“This is a complete overstep by legislators who are out of their depth when it comes to our nation’s science-based food safety system,” said Christopher Gindlesperger, senior vice president of public affairs and communications at NCA, of the Illinois bill. “We should rely on the scientific rigor of FDA in terms of evaluating the safety of food ingredients and additives, not state legislatures.”


What I’m reading

‘Climate-friendly’ meat may not sell in Europe, literally (Sentient Media). “Misleading and unsubstantiated environmental claims that include suggestions of happy cows, chickens or pigs on food and other consumer products could be banned in the European Union under a new law,” writes Sophie Kevany. “The new rules are aimed at ending the use of unsubstantiated environmental claims like green, net zero, climate neutral, carbon neutral or eco-friendly on any consumer product  – including meat, eggs and dairy – but empty welfare claims could be a target too. The rules, passed last week by EU lawmakers, are expected to take effect sometime in 2026 or later in some countries.”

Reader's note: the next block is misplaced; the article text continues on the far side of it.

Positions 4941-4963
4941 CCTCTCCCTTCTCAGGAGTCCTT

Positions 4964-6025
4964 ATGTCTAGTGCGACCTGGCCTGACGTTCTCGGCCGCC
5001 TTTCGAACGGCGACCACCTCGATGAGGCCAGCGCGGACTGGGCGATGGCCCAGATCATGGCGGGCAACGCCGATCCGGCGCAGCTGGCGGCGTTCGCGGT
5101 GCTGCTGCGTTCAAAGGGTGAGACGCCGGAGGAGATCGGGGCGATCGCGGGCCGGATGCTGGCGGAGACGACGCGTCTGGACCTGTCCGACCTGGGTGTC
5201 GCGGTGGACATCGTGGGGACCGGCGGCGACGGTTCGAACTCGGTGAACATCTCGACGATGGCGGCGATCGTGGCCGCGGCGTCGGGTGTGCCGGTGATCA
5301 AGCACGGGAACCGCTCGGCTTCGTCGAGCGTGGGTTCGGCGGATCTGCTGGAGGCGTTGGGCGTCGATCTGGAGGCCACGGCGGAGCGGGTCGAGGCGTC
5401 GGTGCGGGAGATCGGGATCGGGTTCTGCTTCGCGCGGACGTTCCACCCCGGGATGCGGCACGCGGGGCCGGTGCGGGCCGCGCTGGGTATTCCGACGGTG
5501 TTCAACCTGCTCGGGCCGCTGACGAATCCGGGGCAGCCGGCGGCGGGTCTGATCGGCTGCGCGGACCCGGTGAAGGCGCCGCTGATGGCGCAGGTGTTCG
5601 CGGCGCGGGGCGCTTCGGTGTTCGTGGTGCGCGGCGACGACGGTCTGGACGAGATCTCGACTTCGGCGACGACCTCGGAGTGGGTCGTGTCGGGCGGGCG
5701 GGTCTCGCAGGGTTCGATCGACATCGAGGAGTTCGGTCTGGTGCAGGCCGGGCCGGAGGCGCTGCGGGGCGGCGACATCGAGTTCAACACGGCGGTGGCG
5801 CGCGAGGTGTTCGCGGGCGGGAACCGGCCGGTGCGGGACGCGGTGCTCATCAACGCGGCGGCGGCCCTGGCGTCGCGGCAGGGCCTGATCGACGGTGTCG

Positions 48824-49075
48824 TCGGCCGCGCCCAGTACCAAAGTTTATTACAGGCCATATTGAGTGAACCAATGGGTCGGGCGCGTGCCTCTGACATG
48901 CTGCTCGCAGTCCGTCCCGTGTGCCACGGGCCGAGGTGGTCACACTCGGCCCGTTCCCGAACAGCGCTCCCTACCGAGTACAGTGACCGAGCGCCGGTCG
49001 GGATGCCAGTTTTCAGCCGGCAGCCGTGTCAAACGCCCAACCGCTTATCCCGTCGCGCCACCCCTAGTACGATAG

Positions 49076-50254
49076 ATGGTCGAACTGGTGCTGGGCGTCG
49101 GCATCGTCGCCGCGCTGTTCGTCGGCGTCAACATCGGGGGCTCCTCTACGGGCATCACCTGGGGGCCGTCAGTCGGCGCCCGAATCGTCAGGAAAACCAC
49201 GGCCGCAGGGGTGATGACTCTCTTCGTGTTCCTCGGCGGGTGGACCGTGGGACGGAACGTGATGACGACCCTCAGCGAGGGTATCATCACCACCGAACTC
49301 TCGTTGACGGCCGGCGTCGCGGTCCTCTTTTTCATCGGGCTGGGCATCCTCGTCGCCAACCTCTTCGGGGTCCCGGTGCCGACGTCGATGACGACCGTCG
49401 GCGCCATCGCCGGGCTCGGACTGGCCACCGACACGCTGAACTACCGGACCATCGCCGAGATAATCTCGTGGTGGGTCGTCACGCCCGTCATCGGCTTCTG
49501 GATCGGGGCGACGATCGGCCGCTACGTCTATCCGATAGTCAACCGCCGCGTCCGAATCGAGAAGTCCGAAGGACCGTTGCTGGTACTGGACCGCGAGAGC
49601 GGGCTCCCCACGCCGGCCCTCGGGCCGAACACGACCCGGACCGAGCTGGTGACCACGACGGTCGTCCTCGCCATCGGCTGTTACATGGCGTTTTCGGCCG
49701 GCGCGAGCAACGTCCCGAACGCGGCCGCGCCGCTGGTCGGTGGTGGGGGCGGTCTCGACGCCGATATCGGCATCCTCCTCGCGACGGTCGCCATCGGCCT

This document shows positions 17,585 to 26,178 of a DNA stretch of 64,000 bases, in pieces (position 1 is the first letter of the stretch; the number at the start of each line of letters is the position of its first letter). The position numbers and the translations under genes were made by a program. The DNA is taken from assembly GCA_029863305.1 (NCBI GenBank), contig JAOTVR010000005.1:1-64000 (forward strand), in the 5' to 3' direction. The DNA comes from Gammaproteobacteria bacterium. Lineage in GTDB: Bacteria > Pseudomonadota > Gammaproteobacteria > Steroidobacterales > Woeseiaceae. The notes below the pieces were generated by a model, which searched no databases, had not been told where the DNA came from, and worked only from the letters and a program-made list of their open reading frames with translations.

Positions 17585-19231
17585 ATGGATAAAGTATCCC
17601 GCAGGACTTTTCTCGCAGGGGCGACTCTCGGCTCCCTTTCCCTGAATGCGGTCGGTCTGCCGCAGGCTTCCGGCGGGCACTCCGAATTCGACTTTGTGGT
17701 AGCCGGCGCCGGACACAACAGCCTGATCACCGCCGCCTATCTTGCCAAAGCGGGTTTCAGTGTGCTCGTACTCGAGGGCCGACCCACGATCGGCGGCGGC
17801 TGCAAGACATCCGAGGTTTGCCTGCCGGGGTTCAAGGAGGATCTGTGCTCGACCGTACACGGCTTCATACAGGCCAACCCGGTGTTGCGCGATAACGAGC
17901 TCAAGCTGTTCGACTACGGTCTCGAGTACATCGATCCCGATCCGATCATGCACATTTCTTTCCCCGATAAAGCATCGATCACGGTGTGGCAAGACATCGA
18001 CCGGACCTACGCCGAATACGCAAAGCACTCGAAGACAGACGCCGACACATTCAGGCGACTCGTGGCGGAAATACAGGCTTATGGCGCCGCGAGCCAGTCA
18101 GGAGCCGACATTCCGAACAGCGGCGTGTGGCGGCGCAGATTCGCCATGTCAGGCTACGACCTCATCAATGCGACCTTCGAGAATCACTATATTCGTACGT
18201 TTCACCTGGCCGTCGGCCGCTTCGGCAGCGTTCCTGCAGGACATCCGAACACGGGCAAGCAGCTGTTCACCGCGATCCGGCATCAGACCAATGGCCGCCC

Fight brewing over Biden climate funds that help farmers in Republican-leaning states (Reuters). “An effort by Republican U.S. lawmakers to reallocate $18 billion in climate-friendly agriculture funding under President Joe Biden‘s signature climate law would shift money away from programs that primarily benefit farmers in Republican-leaning states, a Reuters analysis found,” reports Leah Douglas. “The Inflation Reduction Act money, earmarked for U.S. Department of Agriculture-designated ‘climate-smart’ farm practices, is intended to support Biden’s agriculture climate agenda, which relies heavily on storing carbon in the soil and lowering emissions through sustainable farming techniques.”

Hemp groups request House Energy and Commerce Committee hearing (Natural Products Insider). “Twenty-eight non-profit organizations on Wednesday urged leaders of the House Energy and Commerce Committee to hold a hearing regarding the purported failure of the Food and Drug Administration to regulate the hemp market, including CBD,” reports Josh Long. “The groups that signed a letter addressed to Reps. Cathy McMorris Rodgers (R-Wash.) and Frank Pallone (D-N.J.) include organizations with members in the dietary supplement industry, including the American Herbal Products Association (AHPA), Consumer Healthcare Products Association (CHPA) and Council for Responsible Nutrition (CRN).”